Mr Nguweneza is PhD student in the Division of Human Genetics, University of Cape Town. His project is looking at genetic and non-genetic factors that are associated with blood pressure variation among sickle cell patients. Prior to joining the Division of Human Genetics, Mr Nguweneza worked as a Data Analyst at the National Institute for Communicable Diseases (NICD) from 2014 to 2018 and Epidemiology Fellow at Health Economics and Epidemiology Research Office from 2013 to 2014. Mr Nguweneza holds MSc. in Epidemiology from Stellenbosch University, Cape Town, South Africa.

Ms. Kyomugisha is a PhD student and SADaCC fellow in the division of Human Genetics at the University of Cape Town. She obtained her MSc (Cum laude) and Honours in Biomathematics degrees from Stellenbosch University. Her research was focused on mathematical modelling of HIV-related lymphomas and cost-effectiveness analysis. She obtained her BSc in Mathematics and Physics from Makerere University in Uganda. Her areas of interest include mathematical modelling for public health decision-making and developing computational tools for data management and analysis.

Chandré Oosterwyk received her BSc in Medical Bioscience and microbiology at the University of the Western Cape in 2018. In 2018 she completed her Honours degree in Human Genetics. Her honours project involved investigating the role of the SFRP4 causing Pyle disease in a South African patient, which was under the supervision of Professor Ambroise Wonkam. Chandré is currently registered as a Masters student at the University of Cape Town. Her MSc project is aimed at investigating the microbiome profile in patients with sickle cell disease.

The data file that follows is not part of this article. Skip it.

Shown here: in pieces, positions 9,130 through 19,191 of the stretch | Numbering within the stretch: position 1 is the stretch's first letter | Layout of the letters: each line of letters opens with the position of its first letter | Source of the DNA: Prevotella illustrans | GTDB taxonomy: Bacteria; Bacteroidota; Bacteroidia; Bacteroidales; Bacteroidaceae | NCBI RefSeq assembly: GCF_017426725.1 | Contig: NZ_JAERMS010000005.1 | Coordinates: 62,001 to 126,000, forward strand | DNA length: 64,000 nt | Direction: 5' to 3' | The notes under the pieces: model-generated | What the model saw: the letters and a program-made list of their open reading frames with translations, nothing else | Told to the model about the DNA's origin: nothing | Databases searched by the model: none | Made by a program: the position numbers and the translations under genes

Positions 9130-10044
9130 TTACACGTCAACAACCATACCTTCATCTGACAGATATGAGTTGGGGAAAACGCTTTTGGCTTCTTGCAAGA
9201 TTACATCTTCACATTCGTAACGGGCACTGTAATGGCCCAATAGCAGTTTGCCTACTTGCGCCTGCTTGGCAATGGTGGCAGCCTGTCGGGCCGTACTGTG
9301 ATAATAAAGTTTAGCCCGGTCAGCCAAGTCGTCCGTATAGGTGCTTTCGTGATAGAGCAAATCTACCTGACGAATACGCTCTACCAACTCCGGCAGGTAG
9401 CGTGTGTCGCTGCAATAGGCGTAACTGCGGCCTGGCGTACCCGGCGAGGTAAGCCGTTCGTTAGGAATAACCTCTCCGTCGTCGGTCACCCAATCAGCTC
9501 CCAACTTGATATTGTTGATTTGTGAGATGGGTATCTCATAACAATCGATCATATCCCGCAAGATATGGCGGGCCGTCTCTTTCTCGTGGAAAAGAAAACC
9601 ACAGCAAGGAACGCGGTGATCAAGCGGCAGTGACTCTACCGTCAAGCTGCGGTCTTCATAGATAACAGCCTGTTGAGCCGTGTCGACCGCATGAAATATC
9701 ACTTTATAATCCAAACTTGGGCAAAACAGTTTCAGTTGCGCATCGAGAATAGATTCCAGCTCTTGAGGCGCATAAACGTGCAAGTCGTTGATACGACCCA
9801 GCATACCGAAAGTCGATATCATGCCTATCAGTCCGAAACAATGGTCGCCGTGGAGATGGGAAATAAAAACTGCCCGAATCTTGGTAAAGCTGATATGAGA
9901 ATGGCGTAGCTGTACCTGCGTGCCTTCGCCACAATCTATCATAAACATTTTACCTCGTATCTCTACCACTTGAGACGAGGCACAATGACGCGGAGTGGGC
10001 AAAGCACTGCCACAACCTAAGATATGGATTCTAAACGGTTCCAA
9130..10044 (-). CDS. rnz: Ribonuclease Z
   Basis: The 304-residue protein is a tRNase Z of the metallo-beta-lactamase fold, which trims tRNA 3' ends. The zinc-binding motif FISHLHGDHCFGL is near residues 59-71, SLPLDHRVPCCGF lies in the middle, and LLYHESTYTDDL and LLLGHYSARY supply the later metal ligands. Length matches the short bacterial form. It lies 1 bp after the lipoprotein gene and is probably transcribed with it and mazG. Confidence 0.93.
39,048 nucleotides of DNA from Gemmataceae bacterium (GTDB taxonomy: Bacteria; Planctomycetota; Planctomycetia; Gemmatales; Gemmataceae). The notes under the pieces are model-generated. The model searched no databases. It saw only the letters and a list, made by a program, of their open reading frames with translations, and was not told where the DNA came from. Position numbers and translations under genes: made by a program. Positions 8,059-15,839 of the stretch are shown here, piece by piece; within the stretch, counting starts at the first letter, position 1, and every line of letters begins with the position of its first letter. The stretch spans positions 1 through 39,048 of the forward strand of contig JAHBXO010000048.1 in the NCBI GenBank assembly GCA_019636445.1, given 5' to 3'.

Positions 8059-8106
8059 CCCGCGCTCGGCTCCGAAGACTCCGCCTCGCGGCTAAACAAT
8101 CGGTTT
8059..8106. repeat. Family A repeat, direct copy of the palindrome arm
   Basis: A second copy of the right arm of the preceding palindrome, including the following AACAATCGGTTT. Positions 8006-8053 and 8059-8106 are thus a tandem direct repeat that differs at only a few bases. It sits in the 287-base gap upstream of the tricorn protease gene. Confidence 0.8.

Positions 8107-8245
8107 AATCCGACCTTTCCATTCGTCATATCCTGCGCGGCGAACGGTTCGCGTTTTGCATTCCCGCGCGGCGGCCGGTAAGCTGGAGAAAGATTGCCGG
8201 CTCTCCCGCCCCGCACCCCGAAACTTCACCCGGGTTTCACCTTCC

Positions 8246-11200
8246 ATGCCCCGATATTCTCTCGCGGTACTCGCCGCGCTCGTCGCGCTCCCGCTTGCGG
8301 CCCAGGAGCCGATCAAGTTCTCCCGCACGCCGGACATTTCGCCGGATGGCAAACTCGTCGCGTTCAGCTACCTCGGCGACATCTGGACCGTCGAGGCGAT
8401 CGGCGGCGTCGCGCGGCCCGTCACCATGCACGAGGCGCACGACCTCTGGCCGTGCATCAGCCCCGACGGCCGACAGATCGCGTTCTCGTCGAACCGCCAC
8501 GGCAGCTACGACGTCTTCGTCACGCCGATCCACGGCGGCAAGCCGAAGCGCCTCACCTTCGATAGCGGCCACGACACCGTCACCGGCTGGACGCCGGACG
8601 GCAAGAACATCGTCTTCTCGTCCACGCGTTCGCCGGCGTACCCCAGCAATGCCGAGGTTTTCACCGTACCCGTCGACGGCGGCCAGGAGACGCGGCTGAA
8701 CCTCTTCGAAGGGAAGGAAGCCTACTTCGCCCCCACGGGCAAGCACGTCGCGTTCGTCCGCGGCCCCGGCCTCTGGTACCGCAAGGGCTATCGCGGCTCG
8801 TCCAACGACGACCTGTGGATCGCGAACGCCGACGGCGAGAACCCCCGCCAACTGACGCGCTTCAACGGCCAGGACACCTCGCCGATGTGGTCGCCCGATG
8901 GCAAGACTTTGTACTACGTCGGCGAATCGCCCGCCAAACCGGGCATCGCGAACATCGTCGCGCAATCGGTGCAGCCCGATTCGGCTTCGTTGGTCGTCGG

Dr. Kambe Banda is a medical doctor by profession. Currently a PhD student at the University of Cape Town in the division of Human Genetics.

Mr. Esoh is a SADaCC Research Fellow in Human Genetics.

Mrs. Samie is a first-year Masters student, specializing in Human Genetics, at the University of Cape Town. She obtained both her Bachelors and Honors degrees studying at the University of Cape Town. Mrs. Samie is the second eldest of two siblings and is married to Sage Davids. Some of her goals include publishing her first journal article, obtaining her Master’s degree and finally getting her driver’s license. Mrs. Samie enjoys spending her free time reading, hiking and playing with her dogs.

Dr Gaston Kuzamunu Mazandu, passed away on September 24, 2021 in Stellenbosch, South Africa. He was born in Kinshasa, Democratic Republic of the Congo on August 18, 1969, son of the late Mazandu-Kuza and Nketani-Bilandi. He is survived by his beloved wife Madam Marie-Paul (Malungidi), his four children (Jemima, Glodi, Keren and Emmanuel) and his siblings and friends.

Dr Kuzamunu was a senior lecturer and lead developer for the Sickle Africa Data Coordinating Centre in the Division of Human Genetics under the Department of Pathology. Amongst many other contributions to the field of Bioinformatics, he helped to develop the SCDO and was instrumental in most of the SCDO publications.

Dr Kuzamunu was very humble and generous to everyone, especially students, and had a great sense of humour.

For more on Gaston’s life and successes, and to read heartfelt stories and tributes to his life, you can visit his Memorial Website.